A pleasant surprise occurred on day 3 of our Historic Route journey through Ethiopia. Following a short flight on Ethiopian Airlines from Gondar to Bahir Dar Airport, the gut-wrenching condition of the road leading west led me to believe our group of 11 journalists would be staying at some dusty lakeside village. However, like several of my colleagues, I was completely bowled over when tall palms and jacarandas suddenly appeared out of the blue. Like part of a royal procession, we entered a modern, well laid out community with broad, tree-lined boulevards. Bahir Dar would rival many seaside retreats on the Mediterranean or Florida.
En route to Lake Tana, I spotted a huge resort hotel complex nearing completion - a sign of positive things to come. After checking into our hotel, we boarded a motor launch for a spin around Lake Tana, which is Ethiopia's largest lake. We're told there are 37 small islands on the lake, and most of them shelter monasteries and churches, some dating back to the 13th century. On most inland bodies of water of this size, one might encounter powerboats and sleek sailing craft, but on Lake Tana in Northern Ethiopia, leisure gives way to practicality. Here, the waters are alive with a fleet of 'tankwas' , papyrus canoes, carrying charcoal and firewood to market in Bahir Dar.
Nature's Brush, Fields
of Gold and Smoke of Fire
The Ahramic name for the Blue Nile Falls is 'Tissisat' or 'smoke of fire' &emdash; which describes what many claim to be the most spectacular waterfalls in Northern Africa. Here a wide body of water drops over a sheer cliff more than 45 meters deep. In many photos I have seen, that curtain of spray kissed by a brilliant rainbow. Speaking of rainbows and pots of gold &emdash; in September I'm told it's a sure sign of spring, when the 'Meskel" flower turns entire hills and fields to gold.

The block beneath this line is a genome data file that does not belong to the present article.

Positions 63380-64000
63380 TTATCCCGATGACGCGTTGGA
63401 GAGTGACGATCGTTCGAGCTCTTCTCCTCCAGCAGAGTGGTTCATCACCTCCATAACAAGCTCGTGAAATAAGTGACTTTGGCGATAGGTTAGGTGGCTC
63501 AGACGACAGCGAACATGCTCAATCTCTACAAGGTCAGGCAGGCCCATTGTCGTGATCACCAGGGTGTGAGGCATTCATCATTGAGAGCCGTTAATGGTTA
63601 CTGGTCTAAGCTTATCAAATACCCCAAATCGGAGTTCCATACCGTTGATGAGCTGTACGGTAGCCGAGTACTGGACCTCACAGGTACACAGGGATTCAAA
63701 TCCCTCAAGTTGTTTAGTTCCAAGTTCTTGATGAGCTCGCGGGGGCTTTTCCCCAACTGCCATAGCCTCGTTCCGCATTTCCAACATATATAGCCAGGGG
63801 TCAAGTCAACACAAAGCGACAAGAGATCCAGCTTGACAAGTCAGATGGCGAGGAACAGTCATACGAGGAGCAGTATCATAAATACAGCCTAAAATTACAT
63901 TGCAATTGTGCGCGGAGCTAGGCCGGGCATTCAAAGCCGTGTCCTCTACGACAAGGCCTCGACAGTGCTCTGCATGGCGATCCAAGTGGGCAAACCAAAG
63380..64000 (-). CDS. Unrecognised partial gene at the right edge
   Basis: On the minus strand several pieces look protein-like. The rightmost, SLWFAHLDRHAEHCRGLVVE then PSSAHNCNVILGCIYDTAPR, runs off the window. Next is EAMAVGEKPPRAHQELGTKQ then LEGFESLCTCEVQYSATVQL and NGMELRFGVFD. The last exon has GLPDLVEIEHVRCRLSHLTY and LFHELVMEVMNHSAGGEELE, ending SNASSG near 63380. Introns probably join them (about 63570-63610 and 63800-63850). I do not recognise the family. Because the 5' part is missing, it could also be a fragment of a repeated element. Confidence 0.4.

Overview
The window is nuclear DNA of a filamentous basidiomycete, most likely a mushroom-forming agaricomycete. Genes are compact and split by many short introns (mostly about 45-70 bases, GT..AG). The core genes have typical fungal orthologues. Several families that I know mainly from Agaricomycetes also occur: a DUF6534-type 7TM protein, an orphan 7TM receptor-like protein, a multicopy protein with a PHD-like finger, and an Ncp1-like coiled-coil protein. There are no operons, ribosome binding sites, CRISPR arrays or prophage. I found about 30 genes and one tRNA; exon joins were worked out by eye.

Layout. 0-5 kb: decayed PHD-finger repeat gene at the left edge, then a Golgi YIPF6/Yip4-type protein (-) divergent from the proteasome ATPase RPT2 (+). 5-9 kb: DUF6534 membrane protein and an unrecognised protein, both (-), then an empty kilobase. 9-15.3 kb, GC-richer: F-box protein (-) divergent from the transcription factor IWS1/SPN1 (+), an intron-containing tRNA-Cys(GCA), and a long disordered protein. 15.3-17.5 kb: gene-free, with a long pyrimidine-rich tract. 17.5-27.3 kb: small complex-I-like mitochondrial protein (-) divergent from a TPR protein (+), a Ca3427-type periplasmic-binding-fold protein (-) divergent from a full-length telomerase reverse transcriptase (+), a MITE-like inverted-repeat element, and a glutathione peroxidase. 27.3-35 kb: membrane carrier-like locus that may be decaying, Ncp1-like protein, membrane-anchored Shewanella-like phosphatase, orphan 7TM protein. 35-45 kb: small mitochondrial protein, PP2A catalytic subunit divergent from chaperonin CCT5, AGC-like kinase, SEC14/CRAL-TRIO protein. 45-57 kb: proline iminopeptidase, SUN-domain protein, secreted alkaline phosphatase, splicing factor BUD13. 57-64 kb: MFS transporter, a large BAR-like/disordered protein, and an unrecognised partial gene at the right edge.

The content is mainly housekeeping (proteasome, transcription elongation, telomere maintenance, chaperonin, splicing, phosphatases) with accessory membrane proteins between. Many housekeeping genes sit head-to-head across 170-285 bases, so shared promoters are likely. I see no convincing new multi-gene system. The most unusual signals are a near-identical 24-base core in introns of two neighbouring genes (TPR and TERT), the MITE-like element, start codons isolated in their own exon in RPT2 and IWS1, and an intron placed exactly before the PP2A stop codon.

Our Grand Tour Edition will feature Ethiopia's Southern regions, and we will follow the tracks of Ethiopia's railway, from Addis Ababa to Djibouti on the Gulf of Aden.
Exotic Harar, Ethiopia's Walled City
Within Harar are a bustling 33,000 or so Hararis or Adaris (other groups don't live within the walls) in a square km or two. Despite the numbers, most streets aren't crowded and it is quite relaxed. Just wandering through the narrow pathways bracketed by high whitewashed walls is worth the visit. The special sites in Harar are the House of Arthur Rimbaud, the French poet and arms dealer, the ancient mosque of Abul Bakir, and the gates of the city. There is unfortunately dilapidated mansion in which the Emperor Haile Selassie grew up as well.